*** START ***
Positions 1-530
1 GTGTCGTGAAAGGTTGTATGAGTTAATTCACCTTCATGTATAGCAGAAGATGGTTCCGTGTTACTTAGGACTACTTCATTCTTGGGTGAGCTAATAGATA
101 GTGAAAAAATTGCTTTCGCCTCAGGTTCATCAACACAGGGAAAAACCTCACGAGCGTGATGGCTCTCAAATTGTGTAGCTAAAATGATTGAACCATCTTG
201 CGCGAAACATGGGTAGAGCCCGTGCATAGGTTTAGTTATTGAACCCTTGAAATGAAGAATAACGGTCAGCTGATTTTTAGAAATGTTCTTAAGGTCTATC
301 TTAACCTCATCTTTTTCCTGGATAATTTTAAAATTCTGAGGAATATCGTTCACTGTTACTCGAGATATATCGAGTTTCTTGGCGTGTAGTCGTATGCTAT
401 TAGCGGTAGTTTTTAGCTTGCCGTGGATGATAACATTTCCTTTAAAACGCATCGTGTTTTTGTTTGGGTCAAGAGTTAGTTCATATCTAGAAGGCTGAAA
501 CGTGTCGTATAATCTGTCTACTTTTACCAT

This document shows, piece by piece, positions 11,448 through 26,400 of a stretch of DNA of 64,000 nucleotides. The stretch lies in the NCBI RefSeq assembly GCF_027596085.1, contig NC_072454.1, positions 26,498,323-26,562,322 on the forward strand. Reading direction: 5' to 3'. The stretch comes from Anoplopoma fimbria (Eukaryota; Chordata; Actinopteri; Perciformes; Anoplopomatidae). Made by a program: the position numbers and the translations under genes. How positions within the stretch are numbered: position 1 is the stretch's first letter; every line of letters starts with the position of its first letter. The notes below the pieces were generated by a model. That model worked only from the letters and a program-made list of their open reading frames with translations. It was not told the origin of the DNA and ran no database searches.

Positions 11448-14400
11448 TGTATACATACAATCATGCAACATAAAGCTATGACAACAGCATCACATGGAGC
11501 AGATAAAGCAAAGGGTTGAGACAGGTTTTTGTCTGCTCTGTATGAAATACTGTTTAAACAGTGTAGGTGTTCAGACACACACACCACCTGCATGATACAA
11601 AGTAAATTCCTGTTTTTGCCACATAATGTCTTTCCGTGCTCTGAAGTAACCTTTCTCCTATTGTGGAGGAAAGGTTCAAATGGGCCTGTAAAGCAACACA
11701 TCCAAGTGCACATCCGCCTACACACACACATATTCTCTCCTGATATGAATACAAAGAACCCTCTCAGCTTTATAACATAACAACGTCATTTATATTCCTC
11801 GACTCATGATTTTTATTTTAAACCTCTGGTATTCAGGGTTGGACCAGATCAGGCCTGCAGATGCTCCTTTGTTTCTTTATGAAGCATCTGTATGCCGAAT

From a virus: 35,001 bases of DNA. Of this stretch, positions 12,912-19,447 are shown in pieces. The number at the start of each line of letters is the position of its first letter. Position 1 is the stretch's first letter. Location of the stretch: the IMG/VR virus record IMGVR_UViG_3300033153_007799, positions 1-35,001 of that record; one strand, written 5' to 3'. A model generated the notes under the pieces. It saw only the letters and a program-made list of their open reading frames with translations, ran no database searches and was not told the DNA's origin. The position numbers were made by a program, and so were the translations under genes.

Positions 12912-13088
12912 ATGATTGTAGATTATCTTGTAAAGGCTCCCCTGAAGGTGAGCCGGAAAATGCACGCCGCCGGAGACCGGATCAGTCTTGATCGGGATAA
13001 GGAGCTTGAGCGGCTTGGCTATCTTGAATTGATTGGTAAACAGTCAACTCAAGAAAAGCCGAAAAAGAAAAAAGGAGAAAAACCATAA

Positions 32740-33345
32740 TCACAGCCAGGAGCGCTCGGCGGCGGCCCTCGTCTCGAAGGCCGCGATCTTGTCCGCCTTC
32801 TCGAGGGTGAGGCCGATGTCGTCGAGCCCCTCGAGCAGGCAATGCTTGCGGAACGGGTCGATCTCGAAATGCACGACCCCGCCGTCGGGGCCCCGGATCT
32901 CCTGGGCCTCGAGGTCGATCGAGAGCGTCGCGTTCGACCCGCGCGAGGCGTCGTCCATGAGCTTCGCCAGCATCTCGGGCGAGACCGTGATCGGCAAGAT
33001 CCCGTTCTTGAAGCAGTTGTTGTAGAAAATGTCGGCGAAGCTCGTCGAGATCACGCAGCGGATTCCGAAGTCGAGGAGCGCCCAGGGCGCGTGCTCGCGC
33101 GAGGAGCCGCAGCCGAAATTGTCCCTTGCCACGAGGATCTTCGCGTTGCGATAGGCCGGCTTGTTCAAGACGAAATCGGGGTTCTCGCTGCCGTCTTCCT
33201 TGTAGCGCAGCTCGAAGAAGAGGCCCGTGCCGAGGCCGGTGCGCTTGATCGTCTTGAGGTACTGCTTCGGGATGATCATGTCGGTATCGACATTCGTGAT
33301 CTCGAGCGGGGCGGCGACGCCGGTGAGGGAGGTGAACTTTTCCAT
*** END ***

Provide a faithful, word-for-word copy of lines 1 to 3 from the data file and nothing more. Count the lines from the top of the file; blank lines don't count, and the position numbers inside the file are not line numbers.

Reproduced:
Positions 1-530
1 GTGTCGTGAAAGGTTGTATGAGTTAATTCACCTTCATGTATAGCAGAAGATGGTTCCGTGTTACTTAGGACTACTTCATTCTTGGGTGAGCTAATAGATA
101 GTGAAAAAATTGCTTTCGCCTCAGGTTCATCAACACAGGGAAAAACCTCACGAGCGTGATGGCTCTCAAATTGTGTAGCTAAAATGATTGAACCATCTTG